DOI: 10.1111/psyp.14567 ISSN: 0048-5772

Can I see it in the eyes? An investigation of freezing‐like motion patterns in response to avoidable threat

Alma‐Sophia Merscher, Matthias Gamer
  • Experimental and Cognitive Psychology
  • Neuropsychology and Physiological Psychology
  • Biological Psychiatry
  • Cognitive Neuroscience
  • Developmental Neuroscience
  • Endocrine and Autonomic Systems
  • Neurology
  • Experimental and Cognitive Psychology
  • Neuropsychology and Physiological Psychology
  • General Neuroscience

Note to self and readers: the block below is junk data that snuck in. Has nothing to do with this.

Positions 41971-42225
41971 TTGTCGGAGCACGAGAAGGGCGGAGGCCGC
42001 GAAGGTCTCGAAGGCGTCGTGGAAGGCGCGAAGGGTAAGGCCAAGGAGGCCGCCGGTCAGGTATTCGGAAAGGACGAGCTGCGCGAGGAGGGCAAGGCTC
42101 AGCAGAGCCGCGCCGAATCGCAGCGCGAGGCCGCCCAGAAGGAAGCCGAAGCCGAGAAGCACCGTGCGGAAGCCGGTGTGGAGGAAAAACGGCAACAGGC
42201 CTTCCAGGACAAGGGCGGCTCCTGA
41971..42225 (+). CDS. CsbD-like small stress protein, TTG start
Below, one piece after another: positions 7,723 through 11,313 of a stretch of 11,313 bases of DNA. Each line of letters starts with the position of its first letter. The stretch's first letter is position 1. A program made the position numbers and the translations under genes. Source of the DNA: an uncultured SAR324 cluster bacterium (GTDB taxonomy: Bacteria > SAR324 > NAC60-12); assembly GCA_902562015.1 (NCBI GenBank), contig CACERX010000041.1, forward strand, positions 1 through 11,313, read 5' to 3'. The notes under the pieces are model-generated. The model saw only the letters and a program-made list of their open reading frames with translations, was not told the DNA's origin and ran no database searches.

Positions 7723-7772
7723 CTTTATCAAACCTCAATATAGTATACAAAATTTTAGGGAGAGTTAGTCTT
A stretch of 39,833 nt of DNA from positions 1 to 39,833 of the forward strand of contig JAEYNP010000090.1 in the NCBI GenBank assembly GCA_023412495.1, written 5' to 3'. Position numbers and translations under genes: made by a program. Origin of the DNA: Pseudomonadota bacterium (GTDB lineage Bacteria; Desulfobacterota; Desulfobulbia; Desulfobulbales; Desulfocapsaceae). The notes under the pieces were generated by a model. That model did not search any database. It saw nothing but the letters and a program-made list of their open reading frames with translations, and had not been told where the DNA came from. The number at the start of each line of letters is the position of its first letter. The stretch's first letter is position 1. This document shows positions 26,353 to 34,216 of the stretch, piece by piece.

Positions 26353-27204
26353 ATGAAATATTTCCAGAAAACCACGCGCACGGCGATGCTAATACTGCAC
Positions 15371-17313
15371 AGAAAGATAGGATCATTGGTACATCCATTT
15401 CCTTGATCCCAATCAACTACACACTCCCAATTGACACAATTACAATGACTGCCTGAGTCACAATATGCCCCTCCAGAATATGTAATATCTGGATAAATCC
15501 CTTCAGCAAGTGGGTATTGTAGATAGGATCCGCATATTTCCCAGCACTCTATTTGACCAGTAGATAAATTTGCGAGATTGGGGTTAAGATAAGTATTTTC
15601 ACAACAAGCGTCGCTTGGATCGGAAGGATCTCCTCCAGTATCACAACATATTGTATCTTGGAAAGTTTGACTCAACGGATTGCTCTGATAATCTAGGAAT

Freezing is one of the most extensively studied defensive behaviors in rodents. Both reduced body and gaze movements during anticipation of threat also occur in humans and have been discussed as translational indicators of freezing but their relationship remains unclear. We thus set out to elucidate body and eye movements and concomitant autonomic dynamics in anticipation of avoidable threat. Specifically, 50 participants viewed naturalistic pictures that were preceded by a colored fixation cross, signaling them whether to expect an inevitable (shock), no (safety), or a potential shock (flight) that could be avoided by a quick button press. Body sway, eye movements, the heart rate and skin conductance were recorded. We replicated previously described reductions in body sway, gaze dispersion, and the heart rate, and a skin conductance increase in flight trials. Stronger reductions in gaze but not in body sway predicted faster motor reactions on a trial‐wise basis, highlighting their functional role in action preparation. We failed to find a trait‐like relationship between body and gaze movements across participants, but their temporal profiles were positively related within individuals, suggesting that both metrics partly reflect the same construct. However, future research is desirable to assess these response patterns in naturalistic environments. A more ethological examination of different movement dynamics upon threat would not only warrant better comparability between rodent and human research but also help determine whether and how eye‐tracking could be implemented as a proxy for fear‐related movements in restricted brain imaging environments.

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